Observation changes conceptions. A full conceptual space-time is pre-observation, not *a priori* in Kant’s terms because it comes after many observations and experiments. It is a categorical induction: a conceptional scheme that makes observational sense and forms the basis for deduction. That is how science operates.

With a conception of space-time in hand, one may observe and then place the observations into the space-time conception. What happens then is that the space-time may simplify or compress. An observation of velocity makes 6D space-time into 4D: 3D space + 1D time. An observation of lenticity makes 6D space-time into a different 4D: 1D space + 3D time.

The Lorentz transformation is built on either the Galilean transformation, which is 3D space + 1D time, or its complementary form, which is 1D space + 3D time. So even though the Lorentz transformation is properly 3D space + 3D time, it may be compressed into four dimensions in two ways.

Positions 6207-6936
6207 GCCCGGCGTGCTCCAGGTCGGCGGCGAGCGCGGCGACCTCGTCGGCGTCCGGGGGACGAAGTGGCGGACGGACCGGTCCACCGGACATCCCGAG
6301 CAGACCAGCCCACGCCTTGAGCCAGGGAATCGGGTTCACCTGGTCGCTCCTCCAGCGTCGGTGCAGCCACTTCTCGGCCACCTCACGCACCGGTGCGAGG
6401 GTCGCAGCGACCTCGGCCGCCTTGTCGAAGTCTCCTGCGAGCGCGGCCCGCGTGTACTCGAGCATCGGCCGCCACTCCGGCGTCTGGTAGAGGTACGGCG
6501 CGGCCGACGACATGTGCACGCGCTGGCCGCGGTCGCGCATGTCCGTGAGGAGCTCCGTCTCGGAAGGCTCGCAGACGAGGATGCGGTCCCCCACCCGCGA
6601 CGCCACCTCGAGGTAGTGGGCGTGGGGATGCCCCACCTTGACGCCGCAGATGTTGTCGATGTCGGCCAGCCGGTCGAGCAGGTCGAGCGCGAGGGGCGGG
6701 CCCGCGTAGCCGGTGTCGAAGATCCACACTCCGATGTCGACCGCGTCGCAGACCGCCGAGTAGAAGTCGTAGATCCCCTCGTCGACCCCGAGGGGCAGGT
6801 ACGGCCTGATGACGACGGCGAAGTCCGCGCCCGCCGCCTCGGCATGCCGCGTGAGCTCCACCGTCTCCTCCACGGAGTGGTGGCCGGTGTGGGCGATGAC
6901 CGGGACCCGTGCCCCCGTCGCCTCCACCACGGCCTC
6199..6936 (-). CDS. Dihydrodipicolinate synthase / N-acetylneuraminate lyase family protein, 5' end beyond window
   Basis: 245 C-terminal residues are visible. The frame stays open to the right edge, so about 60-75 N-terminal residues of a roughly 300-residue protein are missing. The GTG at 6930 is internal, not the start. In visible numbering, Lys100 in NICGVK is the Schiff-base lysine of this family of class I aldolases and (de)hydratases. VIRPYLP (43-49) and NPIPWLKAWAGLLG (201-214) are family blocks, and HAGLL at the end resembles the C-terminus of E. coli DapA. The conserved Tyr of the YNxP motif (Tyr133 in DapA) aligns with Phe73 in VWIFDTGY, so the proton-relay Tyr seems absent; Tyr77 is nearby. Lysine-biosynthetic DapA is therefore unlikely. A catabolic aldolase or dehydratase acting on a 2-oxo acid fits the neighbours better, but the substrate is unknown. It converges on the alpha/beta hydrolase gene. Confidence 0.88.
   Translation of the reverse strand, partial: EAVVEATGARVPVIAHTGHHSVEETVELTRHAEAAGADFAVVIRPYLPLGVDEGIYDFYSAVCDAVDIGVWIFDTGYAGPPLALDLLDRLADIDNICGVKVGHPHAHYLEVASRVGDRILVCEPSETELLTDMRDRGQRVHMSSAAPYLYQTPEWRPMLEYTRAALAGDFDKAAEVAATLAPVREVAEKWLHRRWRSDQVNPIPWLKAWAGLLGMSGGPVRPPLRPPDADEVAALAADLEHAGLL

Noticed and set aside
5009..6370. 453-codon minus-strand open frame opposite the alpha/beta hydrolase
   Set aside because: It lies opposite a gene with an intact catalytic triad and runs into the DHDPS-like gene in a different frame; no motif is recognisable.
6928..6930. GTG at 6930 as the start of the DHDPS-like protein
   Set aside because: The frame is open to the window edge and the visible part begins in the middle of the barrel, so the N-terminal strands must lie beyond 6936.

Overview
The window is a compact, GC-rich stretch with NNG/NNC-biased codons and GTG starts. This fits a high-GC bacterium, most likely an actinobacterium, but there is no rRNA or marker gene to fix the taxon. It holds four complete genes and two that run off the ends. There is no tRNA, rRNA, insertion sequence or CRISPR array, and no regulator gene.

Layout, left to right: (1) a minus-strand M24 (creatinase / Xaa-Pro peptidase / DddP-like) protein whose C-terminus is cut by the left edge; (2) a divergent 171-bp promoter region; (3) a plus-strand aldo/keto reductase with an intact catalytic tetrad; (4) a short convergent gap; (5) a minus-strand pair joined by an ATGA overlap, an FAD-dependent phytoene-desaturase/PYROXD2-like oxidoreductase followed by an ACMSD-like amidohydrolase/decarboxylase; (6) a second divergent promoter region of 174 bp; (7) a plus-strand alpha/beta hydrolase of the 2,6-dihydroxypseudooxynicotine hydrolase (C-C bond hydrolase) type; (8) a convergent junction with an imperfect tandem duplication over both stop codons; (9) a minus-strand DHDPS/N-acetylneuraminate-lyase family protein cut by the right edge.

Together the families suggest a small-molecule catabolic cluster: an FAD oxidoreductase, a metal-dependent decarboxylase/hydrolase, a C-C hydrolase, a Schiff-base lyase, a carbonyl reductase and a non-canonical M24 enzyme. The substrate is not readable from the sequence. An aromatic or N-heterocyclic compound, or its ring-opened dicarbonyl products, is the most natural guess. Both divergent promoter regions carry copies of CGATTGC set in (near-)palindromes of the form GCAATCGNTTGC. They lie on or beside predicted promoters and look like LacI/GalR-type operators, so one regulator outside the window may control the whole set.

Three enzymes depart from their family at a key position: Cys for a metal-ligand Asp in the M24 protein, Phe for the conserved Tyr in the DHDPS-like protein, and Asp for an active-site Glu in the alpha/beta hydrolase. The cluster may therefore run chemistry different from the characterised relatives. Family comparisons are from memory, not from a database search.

Then is there a 6D space-time uncertainty principle, analogous to the one in quantum mechanics? In a sense. The full conceptual scheme is 6D, with 3D space + 3D time. But observation may entail a choice that reduces the dimensionality of space-time. One choice is whether space or time is the independent variable. Or whether space or time is directional. In an observation, they cannot be both at once.

*Related*